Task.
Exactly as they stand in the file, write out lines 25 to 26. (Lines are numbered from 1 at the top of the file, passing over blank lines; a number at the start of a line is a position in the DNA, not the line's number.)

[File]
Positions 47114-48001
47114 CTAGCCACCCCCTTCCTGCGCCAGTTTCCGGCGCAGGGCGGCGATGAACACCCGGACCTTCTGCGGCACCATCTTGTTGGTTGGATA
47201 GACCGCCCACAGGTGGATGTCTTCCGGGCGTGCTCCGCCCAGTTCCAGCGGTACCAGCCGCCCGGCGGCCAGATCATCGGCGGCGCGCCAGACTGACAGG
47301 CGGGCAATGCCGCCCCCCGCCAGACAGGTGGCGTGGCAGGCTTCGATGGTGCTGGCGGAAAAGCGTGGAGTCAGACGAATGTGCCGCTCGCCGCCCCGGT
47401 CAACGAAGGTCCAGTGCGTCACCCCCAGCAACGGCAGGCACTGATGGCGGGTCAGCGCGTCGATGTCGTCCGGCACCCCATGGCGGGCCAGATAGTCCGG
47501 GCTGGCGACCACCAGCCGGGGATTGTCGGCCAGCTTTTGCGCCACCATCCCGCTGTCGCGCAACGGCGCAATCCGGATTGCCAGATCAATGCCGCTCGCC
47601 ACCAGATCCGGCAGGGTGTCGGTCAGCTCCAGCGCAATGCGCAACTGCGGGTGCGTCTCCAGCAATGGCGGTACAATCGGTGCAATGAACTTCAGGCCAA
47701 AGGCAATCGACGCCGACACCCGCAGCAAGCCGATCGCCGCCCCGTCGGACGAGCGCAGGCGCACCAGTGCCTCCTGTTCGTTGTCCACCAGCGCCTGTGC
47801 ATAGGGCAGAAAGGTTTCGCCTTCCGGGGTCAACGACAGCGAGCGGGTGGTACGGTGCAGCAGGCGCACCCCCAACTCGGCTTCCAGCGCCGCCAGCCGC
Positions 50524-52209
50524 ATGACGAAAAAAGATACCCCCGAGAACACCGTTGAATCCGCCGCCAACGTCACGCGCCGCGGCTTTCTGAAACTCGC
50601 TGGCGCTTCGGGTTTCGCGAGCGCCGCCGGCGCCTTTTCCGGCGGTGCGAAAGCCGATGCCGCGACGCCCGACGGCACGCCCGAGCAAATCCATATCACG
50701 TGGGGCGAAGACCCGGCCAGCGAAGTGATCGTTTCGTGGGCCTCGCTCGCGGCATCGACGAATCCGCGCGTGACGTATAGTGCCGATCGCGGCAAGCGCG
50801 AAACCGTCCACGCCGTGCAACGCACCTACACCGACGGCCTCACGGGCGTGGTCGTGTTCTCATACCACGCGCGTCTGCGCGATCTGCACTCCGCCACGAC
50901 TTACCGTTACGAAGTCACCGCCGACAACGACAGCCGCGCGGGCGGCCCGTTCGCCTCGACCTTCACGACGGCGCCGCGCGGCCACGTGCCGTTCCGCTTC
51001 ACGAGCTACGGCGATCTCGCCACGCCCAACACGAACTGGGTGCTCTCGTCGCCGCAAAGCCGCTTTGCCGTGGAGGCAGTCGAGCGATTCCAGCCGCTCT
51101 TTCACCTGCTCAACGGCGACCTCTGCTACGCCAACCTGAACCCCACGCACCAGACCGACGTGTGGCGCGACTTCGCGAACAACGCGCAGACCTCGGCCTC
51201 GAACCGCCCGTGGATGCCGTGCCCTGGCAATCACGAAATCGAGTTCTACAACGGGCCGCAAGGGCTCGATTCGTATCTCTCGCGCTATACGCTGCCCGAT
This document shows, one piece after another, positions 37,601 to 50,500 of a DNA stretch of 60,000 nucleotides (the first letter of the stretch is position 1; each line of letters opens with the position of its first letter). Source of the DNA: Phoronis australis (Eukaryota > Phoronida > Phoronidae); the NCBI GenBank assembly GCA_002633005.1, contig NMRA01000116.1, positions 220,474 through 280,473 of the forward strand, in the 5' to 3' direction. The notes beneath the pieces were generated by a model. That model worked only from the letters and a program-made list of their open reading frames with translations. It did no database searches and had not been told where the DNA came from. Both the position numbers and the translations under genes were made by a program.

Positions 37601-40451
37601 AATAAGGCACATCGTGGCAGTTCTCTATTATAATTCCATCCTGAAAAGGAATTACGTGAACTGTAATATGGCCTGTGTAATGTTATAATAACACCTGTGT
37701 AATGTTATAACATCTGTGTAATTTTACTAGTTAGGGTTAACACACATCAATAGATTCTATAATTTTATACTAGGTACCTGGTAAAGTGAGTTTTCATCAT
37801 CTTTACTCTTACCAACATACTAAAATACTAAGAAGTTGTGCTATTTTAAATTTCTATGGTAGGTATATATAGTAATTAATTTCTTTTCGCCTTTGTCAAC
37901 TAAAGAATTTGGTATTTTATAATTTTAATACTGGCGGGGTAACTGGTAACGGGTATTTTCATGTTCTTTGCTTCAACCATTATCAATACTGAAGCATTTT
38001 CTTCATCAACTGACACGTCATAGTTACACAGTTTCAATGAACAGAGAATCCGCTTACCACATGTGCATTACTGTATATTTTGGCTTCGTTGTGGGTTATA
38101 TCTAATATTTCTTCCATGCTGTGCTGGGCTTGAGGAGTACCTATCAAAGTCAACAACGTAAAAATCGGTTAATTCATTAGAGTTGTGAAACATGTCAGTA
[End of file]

38001 CTTCATCAACTGACACGTCATAGTTACACAGTTTCAATGAACAGAGAATCCGCTTACCACATGTGCATTACTGTATATTTTGGCTTCGTTGTGGGTTATA
38101 TCTAATATTTCTTCCATGCTGTGCTGGGCTTGAGGAGTACCTATCAAAGTCAACAACGTAAAAATCGGTTAATTCATTAGAGTTGTGAAACATGTCAGTA